How to add a search function to a website built with Drupal?

The answer to the question about how to set up search functionality on a website, depends on the CMS you are using. Each CMS has its own special extensions that provide for the search feature.

In Drupal, to create basic search options for smaller sites, the built-in Search module is enough. It allows your users to search for full words in Drupal entities (content nodes, users, etc.). You can also specify the indexing settings and choose the ranking factors like:

  • publication time
  • activity in comments
  • keyword relevance

Through the use of extra modules, Drupal websites can also get more complex search features like:

  • faceted search
  • search by alternate spellings
  • similar content suggestions
  • result highlighting
  • search through attachments
  • multisite search
  • and much more

To achieve this, they connect to robust search platforms like Apache Solr or Elasticsearch through contrib modules like Search API Solr Search and Elasticsearch Connector, as well as using modules like Search API, Facets, and many more.

Superfast and easy-to-use internal website search with Lunr.js

In addition to the ones described above, there are other interesting, JavaScript-based options to add a search function to a website built with Drupal. They offer specifically fast client-side search. One of these we are sharing with you right now — your Drupal can have a search functionality based on Lunr.js.

What is Lunr?

Lunr.js is a full-text search library to use in the browser. It is a small but full-featured library that provides great search experiences. Lunr.js offers a simple search interface for finding the content that best matches the search queries. It requires no server-side search services and needs no external dependencies.

You might have noticed its “lunar” brand design. Lunr.js is an alternative to the famous search engine Solr. “A bit like Solr, but much smaller and not as bright,” is the official slogan of Lunr.


All JavaScript solutions are known for exceptional speed, and Lunr is no exception. Lunr.js search functionality is especially good for cases when an instant search in Drupal is needed.

A sum-up of Lunr.js search features

  • instant search results with suggestions
  • client-side search without overloading Drupal
  • keyword-based search
  • partial and fuzzy search options
  • a scoring system for showing relevant results
  • paging
  • location history
  • lazy-loading search results
  • and more

Modules for the integration between Lunr.js and Drupal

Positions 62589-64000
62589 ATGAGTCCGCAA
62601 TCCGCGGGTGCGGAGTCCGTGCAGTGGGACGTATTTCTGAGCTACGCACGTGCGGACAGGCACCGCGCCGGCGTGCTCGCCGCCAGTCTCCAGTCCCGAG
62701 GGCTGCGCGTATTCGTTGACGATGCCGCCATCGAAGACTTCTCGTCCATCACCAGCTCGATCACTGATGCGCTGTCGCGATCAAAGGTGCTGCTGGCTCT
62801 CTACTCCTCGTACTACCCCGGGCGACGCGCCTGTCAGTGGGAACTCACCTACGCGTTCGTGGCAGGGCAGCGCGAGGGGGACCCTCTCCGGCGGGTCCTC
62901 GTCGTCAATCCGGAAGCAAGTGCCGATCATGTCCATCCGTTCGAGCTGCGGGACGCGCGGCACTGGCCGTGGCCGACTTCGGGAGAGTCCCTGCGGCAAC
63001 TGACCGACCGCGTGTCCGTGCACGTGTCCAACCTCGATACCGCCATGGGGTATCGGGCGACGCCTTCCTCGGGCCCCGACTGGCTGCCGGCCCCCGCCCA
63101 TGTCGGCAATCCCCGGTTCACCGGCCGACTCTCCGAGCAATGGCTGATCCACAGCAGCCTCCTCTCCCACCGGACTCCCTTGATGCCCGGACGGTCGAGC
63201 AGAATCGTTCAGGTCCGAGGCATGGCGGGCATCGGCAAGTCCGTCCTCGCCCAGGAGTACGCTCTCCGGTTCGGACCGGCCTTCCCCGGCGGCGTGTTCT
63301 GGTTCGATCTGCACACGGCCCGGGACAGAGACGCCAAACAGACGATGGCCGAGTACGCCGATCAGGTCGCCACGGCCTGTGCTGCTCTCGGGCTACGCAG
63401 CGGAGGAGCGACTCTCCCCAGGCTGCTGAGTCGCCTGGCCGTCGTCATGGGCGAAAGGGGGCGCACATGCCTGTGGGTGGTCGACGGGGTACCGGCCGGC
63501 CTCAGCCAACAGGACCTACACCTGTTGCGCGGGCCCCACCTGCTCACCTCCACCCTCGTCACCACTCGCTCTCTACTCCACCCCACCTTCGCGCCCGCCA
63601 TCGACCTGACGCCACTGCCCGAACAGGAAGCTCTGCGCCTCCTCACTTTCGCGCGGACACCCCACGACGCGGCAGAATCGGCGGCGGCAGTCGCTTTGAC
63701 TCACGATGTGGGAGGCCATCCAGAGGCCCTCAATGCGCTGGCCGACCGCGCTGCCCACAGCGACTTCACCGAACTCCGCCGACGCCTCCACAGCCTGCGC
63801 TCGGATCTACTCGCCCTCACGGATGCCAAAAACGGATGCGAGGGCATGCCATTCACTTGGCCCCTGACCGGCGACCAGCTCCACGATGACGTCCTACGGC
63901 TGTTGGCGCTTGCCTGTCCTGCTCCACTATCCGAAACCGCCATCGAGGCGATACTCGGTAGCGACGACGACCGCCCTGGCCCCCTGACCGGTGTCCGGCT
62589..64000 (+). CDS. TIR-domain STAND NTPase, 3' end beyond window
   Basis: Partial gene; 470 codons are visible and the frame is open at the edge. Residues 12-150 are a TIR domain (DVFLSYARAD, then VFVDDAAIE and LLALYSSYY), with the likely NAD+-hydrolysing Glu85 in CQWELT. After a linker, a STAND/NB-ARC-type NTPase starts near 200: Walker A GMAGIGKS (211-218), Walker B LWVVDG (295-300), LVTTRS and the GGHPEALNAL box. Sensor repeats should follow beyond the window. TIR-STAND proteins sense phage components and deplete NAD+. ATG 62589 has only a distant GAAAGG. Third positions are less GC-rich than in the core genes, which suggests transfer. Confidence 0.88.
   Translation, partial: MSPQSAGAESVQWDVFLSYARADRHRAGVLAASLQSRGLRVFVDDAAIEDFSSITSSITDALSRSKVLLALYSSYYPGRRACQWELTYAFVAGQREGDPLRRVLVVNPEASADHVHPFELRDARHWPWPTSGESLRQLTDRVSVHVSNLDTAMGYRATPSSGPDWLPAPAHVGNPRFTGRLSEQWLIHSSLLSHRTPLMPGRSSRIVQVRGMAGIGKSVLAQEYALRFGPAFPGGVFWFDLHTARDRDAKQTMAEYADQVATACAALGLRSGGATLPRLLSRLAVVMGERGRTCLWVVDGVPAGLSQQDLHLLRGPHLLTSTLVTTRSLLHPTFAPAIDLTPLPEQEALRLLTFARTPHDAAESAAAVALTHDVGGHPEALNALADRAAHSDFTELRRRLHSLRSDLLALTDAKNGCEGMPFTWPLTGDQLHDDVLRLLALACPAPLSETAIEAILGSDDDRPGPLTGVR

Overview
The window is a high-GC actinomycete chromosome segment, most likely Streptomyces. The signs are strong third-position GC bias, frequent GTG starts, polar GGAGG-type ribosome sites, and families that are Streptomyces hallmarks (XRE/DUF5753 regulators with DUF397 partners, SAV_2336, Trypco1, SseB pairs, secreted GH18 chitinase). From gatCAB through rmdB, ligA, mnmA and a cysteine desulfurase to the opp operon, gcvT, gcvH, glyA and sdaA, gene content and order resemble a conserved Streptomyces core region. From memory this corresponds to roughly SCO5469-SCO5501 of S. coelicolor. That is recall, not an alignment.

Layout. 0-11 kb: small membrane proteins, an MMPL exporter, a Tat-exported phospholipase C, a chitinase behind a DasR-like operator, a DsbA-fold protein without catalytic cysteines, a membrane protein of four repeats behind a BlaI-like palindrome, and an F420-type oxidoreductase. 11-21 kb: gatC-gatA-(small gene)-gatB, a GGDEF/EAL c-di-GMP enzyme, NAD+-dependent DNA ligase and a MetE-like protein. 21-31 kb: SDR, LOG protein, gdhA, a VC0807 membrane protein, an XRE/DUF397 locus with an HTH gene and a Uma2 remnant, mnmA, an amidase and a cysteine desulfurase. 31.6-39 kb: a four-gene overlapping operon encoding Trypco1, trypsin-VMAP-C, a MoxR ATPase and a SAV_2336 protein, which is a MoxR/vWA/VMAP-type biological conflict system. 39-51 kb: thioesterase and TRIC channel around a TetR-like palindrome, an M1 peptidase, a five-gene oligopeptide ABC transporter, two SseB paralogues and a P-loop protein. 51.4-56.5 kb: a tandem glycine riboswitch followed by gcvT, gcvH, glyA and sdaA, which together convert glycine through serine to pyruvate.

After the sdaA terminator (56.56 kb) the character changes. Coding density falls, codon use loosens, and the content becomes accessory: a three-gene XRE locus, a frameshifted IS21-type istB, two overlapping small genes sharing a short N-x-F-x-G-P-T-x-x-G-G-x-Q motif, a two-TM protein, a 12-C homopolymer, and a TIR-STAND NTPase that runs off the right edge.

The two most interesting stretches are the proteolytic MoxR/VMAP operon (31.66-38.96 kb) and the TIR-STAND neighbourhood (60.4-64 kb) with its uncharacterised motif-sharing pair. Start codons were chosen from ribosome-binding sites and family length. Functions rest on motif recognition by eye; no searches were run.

• Lunr search

The Lunr search module integrates Lunr.js with Drupal. It uses Drupal Views to pre-build a search index and the search result pages. These are delivered to the client using JavaScript. Its features include no-configuration multilingual support, custom field/facet searches, and more.

Lunr search Drupal module
  • Search API Lunr

The Search API Lunr module provides a Search API backend Lunr search with configurable fields. Instead of adding content to a search back-end, JSON files are loaded directly into the browser.

Add a search feature to your website with our experts!

Ready to give your website a new boost through adding a search functionality? Our website support agency experts are ready to do it at affordable prices.

We have both developers who specialize in Drupal and those who have mastered WordPress. JavaScript frameworks are another passion of our team, because we know they can enrich your search box, like any other website elements, with special speed and interactivity.

Contact us and let’s discuss your best price!

May 12 2020
May 12

Many people researching Drupal Commerce 2.x for Drupal 8 (or the upcoming Drupal 9) are likely wanting to either remove the extra ecommerce shopping carts or allow checkout for multiple carts. This blog post will explain why we have multiple carts—and why being able to checkout with multiple carts is challenging, but possible.

Why you can have more than one Drupal Commerce cart

First, let’s demonstrate what Commerce 2.x can do out of the box for a single user and is often considered a bug. 

  1. Go to Acro Media’s demo store.
  2. Start out as anonymous and register as a user.
    1. Register here.
    2. Check your email/spam and click a link.
    3. Set your password because you’ll need to log back in shortly.
      Note: Acro doesn’t use your email address used on the account sign up on this site to contact you for marketing purposes. You can opt into marketing materials by clicking the large red help question mark on the right.
  3. Once registered, add something to your cart, and log out.
  4. Add something to your cart and log in.
  5. Go to /cart.


If you are seeing two carts, then you have discovered, like many others, that Drupal Commerce 2.x shows multiple carts by design. Drupal Commerce 1.x created multiple carts like this as well, but would only show one cart at a time. In 1.x, you could follow the five steps outlined above, then checkout and your original cart would display.